The rhetoric of the government as a sugar daddy doling out luxury tampons, and of women’s dependency more generally, is intensely sexualized and racialized – and all too familiar. With that kind of entitlement, what’s next after tampons? A Cadillac?[22] The conservative women’s group Chicks on the Right does not explicitly deal in these tropes, but also echoes classic welfare debates by invoking personal responsibility: “If you’re an able-bodied, grown woman and can’t afford tampons for $3.97, you’re doing something wrong. Re-examine your life.”[23] Ignoring the cumulative costs of period products over the course of a lifetime, or even a year, and the structural barriers to fair access, the Chicks on the Right only concede an inch of ground by stating it is “fine” to guarantee pads and tampons to female inmates.[24]

The provision of the Menstrual Equity bill that would mandate fair access to period products for prison inmates is crucial in demonstrating how menstrual equity is especially important for the intersectionally marginalized, and also in highlighting what this issue can teach us about what state institutions and systems seek to do to disadvantaged people. The denial of regular, reliable, and affordable access to period products in the prison system has been entering into the public consciousness only in the past few years. A recent New York Times article entitled, “In Jails, Pads and Tampons as Bargaining Chips,” investigated how menstruation in treated in New York jails and prisons “as an inconvenience, almost a surprise, to be met…with an improvised response,” and how “supplies like pads and tampons can become bargaining chips, used to maintain control by correction officers, or traded among incarcerated women.”[25]

It is not about “stock,” because these jails often have a fully adequate amount of supplies, but rather about “power” and control over inmates through sporadic and uneven distribution.[26] Formerly incarcerated advocate for menstrual equity Chandra Bozelko described how “You start to hate your body” when denial of the means for hygiene becomes a form of shame and humiliation. A woman currently incarcerated in upstate New York recalled being on her period, but not having any supplies, when her father came to visit her. During the mandatory post-visit strip search, the corrections officer called her “disgusting” as “blood ran down her legs.”[27] These conditions are not unique to New York’s prisons: the American Civil Liberties Union Chapter of Michigan has filed a federal lawsuit for eight women who are inmates at Muskegon County Jail who argue that its policies are “dehumanizing,” “unconstitutional,” and violative of “human dignity.”[28] They point in particular to the denial of access to menstrual products and clean underwear, as well as policies that allow male guards to watch female inmates while they shower, change clothes, and go to the bathroom.[29]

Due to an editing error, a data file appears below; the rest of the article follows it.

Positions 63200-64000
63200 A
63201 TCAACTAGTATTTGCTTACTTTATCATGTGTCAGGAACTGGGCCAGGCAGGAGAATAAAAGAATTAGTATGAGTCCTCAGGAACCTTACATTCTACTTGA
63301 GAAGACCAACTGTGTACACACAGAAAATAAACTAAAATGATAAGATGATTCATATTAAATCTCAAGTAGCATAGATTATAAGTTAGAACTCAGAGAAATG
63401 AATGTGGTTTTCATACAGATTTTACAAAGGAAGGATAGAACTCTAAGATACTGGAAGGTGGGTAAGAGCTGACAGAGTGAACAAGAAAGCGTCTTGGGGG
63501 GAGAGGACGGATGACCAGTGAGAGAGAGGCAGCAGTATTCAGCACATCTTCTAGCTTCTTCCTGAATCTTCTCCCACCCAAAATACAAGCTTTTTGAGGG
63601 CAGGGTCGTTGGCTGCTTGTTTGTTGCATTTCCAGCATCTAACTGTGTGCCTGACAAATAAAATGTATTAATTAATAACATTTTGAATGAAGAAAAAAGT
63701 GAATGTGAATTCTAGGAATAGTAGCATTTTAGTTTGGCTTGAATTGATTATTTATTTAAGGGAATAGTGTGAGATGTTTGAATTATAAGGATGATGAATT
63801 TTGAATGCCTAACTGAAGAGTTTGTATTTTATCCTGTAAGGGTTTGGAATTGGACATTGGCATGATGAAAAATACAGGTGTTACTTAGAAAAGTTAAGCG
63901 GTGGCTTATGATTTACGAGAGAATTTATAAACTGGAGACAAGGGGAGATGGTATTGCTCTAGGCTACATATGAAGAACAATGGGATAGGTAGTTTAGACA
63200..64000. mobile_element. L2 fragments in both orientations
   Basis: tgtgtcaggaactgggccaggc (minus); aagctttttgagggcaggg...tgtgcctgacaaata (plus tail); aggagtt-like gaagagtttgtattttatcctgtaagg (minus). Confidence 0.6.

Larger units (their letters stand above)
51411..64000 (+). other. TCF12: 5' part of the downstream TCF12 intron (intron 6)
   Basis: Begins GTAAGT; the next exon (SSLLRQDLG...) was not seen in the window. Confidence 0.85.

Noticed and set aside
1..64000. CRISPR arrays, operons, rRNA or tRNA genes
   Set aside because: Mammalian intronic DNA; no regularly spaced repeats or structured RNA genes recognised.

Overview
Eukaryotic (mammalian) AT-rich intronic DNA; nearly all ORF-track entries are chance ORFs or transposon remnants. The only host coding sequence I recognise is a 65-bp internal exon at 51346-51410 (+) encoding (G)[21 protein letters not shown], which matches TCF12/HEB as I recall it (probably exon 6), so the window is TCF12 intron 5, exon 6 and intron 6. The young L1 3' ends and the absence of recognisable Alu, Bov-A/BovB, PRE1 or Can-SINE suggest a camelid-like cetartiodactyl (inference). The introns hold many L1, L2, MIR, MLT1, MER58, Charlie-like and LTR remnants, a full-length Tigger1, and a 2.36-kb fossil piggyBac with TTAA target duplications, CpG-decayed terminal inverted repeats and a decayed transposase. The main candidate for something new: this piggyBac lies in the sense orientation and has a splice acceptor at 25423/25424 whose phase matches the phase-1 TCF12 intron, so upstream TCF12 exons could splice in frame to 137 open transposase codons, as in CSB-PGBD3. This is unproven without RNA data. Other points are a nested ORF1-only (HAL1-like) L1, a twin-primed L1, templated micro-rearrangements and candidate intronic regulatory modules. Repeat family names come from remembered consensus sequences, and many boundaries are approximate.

Lack of access to sanitary products is about more than just indifference and hostility to menstruation. The horror stories of shamed women driven to hate their own bodies go much deeper and reveal how the carceral state as an institution and the individuals working within it often seek to humiliate and manipulate inmates by denying them control over their own bodily needs. As Black women are 6.5 times more likely than white women to be imprisoned,[30] this treatment must be considered as racialized as well as gendered. In her book Arrested Justice, Beth Richie details the brutal violence, often loaded with sexual aggression, that Black women face when under “state custody.”[31] While the denial of menstrual products may initially seem separate from the violence Richie describes, it is part of the broader race-gendered exertion of power over the physical bodies of inmates and the enforced lack of privacy, dignity, and security. It is not a coincidence that the woman interviewed in the Times article was humiliated about her period during a strip search, or that the plaintiffs in the ACLU Michigan case testified in the same breath to being watched by guards in the showers and not being given pads. In her discussion of the crackdown on mothers of so-called “crack babies,” Dorothy Roberts tells the story of a woman who was arrested and jailed just after giving birth. Still bleeding from the aftermath of the grueling ordeal, the woman was forced to “spen[d] the night in city jail without a sanitary napkin.”[32] While this is just one anecdote, it implies that the broader policy of punishing Black women’s reproduction and denying them autonomy over their bodies is at play in the denial of pads and tampons to incarcerated women, who are disproportionately Black.

An intersectional analysis of menstruation policy, and the Menstrual Equity for All Act in particular, begs the question: Is menstrual equity really for all? A significant, and often overlooked, question is whether these policy efforts include and meet the needs of transgender, gender non-conforming (GNC), and gender non-binary (NB) individuals. These populations, especially youth, are more likely to be low-income and/or homeless[33] and thus face “the stigma of being outside the gender binary coupled with the stigma of poverty” when they need menstrual products.[34] Currently, LGBT Community Centers are filling this role in some places like Pittsburgh,[35] but it is unclear whether homeless shelters as a general policy would distribute period products to genderqueer clients.